An idea for surviving future storms: Raise coast
Using SIRGE, the sediment would likely need to be projected 300 or more feet below the surface. The paper suggests that, in theory, at the upper end, it might be possible to raise the coast 10 meters, about 33 feet.
"From what the people who work on these issues are saying we should expect higher sea levels and larger intensity storms," Murdoch said. "If that is the case, then the problems we saw with Sandy are going to be more frequent."
The Southeastern Coastal Climate Network calculates that in the past 90 years, the sea level has risen a foot in Charleston. It's worse elsewhere. The U.S. Geological Survey reported last summer that in the 600-mile swath from Boston to Cape Hatteras, sea levels are rising much faster than in other areas around the globe. Since 1990, the sea level has risen almost 5 inches in Norfolk, Va.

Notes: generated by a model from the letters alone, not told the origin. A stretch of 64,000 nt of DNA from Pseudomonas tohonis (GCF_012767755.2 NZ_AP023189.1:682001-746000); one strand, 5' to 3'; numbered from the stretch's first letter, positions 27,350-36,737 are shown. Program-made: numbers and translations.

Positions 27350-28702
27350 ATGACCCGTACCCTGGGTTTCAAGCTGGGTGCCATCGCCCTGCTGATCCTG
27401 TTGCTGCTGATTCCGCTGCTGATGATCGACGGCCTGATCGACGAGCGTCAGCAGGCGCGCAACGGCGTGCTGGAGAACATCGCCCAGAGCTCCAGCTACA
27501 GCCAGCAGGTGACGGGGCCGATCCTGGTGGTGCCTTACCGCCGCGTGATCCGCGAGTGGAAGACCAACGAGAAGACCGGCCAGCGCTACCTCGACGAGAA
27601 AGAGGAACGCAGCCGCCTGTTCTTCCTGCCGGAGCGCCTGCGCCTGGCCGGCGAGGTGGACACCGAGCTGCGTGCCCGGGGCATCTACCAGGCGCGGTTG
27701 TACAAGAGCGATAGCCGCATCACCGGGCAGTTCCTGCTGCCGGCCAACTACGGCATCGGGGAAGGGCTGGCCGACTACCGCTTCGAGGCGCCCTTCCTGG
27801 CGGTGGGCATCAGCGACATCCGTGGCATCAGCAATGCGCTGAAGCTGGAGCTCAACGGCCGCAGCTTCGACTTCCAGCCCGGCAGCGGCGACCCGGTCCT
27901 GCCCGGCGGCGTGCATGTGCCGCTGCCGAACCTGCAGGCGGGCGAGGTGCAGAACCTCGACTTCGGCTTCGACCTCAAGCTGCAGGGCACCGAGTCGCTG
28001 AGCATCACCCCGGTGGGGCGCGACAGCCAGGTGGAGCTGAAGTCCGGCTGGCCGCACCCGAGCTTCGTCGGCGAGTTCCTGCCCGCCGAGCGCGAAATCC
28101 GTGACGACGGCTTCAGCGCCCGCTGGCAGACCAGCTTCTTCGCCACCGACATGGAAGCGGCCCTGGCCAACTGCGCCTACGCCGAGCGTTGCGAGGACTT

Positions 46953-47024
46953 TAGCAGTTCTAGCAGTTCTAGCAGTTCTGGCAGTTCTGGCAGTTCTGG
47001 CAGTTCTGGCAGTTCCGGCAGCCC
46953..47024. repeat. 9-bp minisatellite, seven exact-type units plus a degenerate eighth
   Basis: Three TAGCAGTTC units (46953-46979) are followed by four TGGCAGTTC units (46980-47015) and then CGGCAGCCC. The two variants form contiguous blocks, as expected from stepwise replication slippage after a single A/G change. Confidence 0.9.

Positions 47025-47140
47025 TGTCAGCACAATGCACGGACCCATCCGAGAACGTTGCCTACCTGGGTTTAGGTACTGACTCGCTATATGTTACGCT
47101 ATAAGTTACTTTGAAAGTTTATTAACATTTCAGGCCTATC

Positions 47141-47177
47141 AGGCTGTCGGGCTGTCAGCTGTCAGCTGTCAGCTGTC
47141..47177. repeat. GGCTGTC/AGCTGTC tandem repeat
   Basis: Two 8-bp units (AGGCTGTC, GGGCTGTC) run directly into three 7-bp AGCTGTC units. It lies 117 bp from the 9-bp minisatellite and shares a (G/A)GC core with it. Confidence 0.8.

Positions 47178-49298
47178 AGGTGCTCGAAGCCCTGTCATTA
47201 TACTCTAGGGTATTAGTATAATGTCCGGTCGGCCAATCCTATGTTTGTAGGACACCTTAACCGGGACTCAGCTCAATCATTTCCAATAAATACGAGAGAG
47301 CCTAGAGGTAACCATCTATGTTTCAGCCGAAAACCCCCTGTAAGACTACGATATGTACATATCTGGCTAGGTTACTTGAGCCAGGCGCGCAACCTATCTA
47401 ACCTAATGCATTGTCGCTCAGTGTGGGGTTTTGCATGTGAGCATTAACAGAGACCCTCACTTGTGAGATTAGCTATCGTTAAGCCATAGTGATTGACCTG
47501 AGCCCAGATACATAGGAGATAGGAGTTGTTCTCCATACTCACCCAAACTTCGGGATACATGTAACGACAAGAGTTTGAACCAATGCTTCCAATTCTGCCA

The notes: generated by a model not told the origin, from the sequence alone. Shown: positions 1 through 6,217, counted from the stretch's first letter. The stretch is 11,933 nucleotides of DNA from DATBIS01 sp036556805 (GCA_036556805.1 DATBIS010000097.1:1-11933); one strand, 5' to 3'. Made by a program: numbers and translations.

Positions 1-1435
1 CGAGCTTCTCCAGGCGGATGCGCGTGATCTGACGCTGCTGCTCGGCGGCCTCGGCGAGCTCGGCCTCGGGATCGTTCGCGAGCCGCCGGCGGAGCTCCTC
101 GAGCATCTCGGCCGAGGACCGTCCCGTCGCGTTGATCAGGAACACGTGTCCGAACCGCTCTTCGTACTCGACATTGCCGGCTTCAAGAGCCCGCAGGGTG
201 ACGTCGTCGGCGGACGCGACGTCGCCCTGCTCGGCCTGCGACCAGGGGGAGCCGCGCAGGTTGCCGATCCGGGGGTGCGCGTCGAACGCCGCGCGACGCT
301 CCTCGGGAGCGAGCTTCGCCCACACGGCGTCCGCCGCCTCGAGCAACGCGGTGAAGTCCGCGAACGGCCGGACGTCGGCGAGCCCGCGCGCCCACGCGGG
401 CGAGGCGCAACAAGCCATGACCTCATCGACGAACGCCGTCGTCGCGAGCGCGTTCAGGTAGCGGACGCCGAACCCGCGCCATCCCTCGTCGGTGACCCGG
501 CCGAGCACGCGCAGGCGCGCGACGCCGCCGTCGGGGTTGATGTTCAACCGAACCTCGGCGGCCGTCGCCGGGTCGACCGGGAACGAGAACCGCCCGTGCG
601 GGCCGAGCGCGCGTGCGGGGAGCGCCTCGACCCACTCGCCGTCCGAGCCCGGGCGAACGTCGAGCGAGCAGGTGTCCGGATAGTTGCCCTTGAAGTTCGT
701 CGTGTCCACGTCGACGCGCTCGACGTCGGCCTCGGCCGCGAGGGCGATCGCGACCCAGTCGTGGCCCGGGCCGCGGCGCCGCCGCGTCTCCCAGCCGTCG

Murdoch said that currently, building levees is the go-to technology for dealing with sea level rise. The problem, he said, is levees tend to fail. "In view of that, we need another technology," he said.
Both scientists agree there is an awful lot to be worked out in attempting to raise the ground level — everything from what it might cost to how it would be carried out.
"It seems like it would have an important place if it could be developed," Murdoch said. "We haven't seen any showstoppers yet. But we think society should pursue this to see if it's viable."
Follow Bruce Smith at http://twitter.com/brucesmithap
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